7 User Identity Alternatives to 3rd-Party Cookies
The biggest challenge for advertisers and publishers in the coming year will be establishing user identity.
Starting from 2022, Google Chrome will completely ban the action tracking between sites via cookies. 3rd-party cookies, small files installed on a user’s computer by a 3rd-party tech platform when a user visits a website, for a long time were a main user identifier on the web. They helped advertisers set ad targeting and show personalized content and ads to users.
Google’s decision can not be called unexpected — experts say that it is in line with the trend of increasing privacy and security of users. It also goes in line with GDPR coming in full swing in Europe and the previous elimination of third-party cookies in their Safari and Firefox browsers in 2017. However, Google’s plan will affect the industry a lot stronger – the corporation has an absolute monopoly on the browser market.
With the elimination of 3rd-party cookies, the addressability across web channels will be fading out. Together with 3rd-party cookies, other IDs and technical parameters may turn obsolete as well. Apple announced the explicit opt-in mechanism for IDFA, its advertising ID for iOS apps; Android is exploring similar moves for its identifier — GAAID.
- Consequences of the IDs phase-out
- Alternatives to cookies
- Birds from the Privacy Sandbox
- Universal IDs
- Data Pools or Data Clean Rooms
- User Identity Graphs
- Contextual targeting
- Ways to Store Data on Client-side Without Using Cookies
- Main Differences Between Alternatives to Cookies
- Admixer ID – universal identity solution
- Final advice on alternatives to cookies
Consequences of the IDs phase-out
The depreciation of advertising IDs undermines the established practices of digital advertising. It will affect:
- audience targeting,
- frequency capping,
- cross-channel attribution.
For advertisers, existing segmentation and retention scenarios will vanish, not to mention optimization models for ROAS and LTV. Most of the client base will become unusable for remarketing mechanics.
Elimination of ad IDs spells doom for publishers who do not have data management capabilities in place. The eCPM of inventory without data will be 2-3 times lower, and advertisers’ budgets may be re-allocated to walled gardens and platforms that collect user data.
The industry has a year to decide on the sustainable alternative to advertising IDs or otherwise risking losing touch with their user base. Let’s review alternatives to third-party cookies that can help advertisers and publishers resolve the critical issues of targeting and establishing user identity.
Alternatives to cookies
The adtech providers have already rolled out a number of alternatives to third party cookies that are going to help publishers and advertisers identify users and personalize advertising after 2022. The solutions could be split into three broad categories.
Birds from the Privacy Sandbox
When Google announced their plan to shut down 3rd-party cookies, they offered the alternative, the so-called Privacy Sandbox. The proposed API will be based on cohort analysis of browsing history, not on individual user data, and framed as a more privacy-compliant solution.
Apart from Google’s initiative, FLoC, other companies, such as Criteo rolled out their alternatives to cookies, including API proposals like SPARROW.
Many experts criticize this approach as being too narrow and limiting for the replacement of cookies. There are also doubts about the privacy of FLoC, as its testing was postponed in Europe over concerns that it violates GDPR.
The universal ID is a common identifier used by different platforms on top of other IDs. It can significantly expand the reach of the ad campaigns. Its technological objective is to identify users similar to 3P cookies but using hashed identifiers in line with data privacy regulations. This identifier is also cross-channel and cross-platform, which makes it more advanced than cookies that can only identify users on the web.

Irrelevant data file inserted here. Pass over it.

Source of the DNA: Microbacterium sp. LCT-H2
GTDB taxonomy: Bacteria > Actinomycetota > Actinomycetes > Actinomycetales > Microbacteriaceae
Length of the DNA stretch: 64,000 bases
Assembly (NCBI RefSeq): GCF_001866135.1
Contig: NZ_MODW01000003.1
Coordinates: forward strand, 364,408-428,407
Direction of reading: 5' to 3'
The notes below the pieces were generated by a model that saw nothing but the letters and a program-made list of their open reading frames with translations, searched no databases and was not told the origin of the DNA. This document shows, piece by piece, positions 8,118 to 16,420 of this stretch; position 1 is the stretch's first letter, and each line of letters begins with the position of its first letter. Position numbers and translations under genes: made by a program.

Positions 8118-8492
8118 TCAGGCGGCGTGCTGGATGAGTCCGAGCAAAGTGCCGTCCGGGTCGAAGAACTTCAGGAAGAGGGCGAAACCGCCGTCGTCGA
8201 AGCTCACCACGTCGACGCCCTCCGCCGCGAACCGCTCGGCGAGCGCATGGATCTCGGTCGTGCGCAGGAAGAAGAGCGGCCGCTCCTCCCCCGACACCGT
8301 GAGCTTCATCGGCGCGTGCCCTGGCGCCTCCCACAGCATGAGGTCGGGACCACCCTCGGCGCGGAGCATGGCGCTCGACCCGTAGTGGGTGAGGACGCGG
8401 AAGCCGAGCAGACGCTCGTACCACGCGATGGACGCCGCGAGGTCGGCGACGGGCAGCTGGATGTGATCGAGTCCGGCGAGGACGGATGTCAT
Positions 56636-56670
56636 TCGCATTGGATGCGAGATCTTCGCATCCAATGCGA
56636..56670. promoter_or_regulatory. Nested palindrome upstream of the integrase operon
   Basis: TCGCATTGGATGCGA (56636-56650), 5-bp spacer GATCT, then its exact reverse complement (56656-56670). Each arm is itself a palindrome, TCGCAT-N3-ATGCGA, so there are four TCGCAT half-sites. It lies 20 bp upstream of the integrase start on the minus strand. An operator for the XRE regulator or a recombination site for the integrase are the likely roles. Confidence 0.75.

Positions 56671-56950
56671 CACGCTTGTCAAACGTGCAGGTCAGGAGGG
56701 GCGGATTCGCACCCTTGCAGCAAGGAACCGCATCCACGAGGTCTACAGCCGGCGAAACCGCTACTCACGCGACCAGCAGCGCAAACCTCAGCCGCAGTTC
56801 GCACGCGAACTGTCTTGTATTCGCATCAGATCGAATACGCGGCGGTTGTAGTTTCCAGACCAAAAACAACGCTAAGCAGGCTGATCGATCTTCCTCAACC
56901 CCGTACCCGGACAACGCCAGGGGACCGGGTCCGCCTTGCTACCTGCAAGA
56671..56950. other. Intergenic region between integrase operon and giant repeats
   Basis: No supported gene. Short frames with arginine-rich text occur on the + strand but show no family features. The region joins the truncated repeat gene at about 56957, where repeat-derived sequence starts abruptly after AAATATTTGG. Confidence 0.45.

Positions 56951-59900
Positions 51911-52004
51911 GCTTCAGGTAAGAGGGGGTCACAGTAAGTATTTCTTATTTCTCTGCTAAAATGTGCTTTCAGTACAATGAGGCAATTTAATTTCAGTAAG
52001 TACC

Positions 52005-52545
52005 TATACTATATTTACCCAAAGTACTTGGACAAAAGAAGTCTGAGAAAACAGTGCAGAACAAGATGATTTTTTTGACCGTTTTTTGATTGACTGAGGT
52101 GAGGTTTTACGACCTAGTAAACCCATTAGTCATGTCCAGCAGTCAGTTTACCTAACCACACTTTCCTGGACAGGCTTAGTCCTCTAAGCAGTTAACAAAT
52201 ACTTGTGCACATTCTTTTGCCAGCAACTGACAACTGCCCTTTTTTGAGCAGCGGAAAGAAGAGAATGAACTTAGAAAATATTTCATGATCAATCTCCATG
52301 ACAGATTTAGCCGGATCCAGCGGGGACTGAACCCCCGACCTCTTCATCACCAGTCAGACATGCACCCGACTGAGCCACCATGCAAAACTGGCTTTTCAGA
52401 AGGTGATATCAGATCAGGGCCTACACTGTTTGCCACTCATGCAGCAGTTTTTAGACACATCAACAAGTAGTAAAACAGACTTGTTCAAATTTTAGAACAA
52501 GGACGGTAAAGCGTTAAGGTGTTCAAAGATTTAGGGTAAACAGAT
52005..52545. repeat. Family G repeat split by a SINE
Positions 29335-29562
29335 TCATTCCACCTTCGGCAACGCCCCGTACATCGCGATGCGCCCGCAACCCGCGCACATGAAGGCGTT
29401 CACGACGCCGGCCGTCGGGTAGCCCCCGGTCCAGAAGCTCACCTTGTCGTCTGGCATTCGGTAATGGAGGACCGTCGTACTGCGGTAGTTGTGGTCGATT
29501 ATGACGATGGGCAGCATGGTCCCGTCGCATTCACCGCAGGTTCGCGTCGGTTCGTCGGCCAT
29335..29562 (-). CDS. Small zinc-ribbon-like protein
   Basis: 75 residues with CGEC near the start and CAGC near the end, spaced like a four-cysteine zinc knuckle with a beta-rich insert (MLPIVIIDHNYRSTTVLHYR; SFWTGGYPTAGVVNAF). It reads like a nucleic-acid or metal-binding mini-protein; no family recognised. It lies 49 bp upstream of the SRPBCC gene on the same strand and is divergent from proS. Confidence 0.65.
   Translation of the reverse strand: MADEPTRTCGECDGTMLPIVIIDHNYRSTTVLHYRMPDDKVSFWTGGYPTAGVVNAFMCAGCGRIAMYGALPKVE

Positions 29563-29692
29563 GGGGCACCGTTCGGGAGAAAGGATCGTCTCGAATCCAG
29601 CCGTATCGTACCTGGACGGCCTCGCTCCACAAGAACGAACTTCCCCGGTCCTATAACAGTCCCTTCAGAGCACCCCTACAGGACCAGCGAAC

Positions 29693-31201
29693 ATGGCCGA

In universal IDs, two identifiers will work in conjunction:
- 1st-party website cookies
- Permanent user identifiers, such as email (hashed) and phone number (hashed).
The main limitation of this solution is the scaling problem: it requires an agreement between many publishers. As a result, universal ID providers can provide fragmented audiences and limited inventory in particular niches. So, for some advertisers, it may work well, for some – reach may be quite limited.
Data Pools or Data Clean Rooms
It’s an independent data storage, where the brand could upload its 1st-party data from one side, and publishers do the same thing from their side.
As a result, advertisers get insights about their audience from the publisher’s resources and can activate the audience with publishers targeting. It happens securely and complies with the existing privacy regulations, and does not require other alternatives to third party cookies.
This solution’s primary limitation is that it requires a trusted, unbiased intermediary, which would work in both parties’ interests and uphold local privacy laws. On the other hand, this solution is challenging to scale, as it requires agreement with many publishers.
User Identity Graphs
This solution binds together different identifiers, both PII (like emails, phones, physical addresses) and non-PII (like 1st-party cookies and pubIDs).
The main advantage of such alternative to cookies is that through user graphs, advertisers can activate audiences across different channels and connect users’ activities in different environments.
The biggest pitfall of this method is it hard to develop and deploy in-house, without accidentally compromising privacy. To ensure user data safety, advertisers and publishers need to choose a trusted vendor that will provide the necessary technical infrastructure.
Contextual targeting allows you to display ads only on relevant web pages, focusing on the content and keywords, instead of looking for alternatives to third-party cookies. Unlike interest or behavioral targeting, which is based on patterns in audience segments’ behavior, contextual targeting is based on the context of a specific page, i.e., cookies or other ad IDs do not participate in it.